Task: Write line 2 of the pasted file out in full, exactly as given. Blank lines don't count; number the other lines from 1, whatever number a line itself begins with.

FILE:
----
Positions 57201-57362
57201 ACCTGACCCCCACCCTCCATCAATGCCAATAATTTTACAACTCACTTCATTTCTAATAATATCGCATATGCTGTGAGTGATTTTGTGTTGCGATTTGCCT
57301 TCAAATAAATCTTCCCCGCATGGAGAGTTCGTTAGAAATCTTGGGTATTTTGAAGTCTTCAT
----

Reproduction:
57201 ACCTGACCCCCACCCTCCATCAATGCCAATAATTTTACAACTCACTTCATTTCTAATAATATCGCATATGCTGTGAGTGATTTTGTGTTGCGATTTGCCT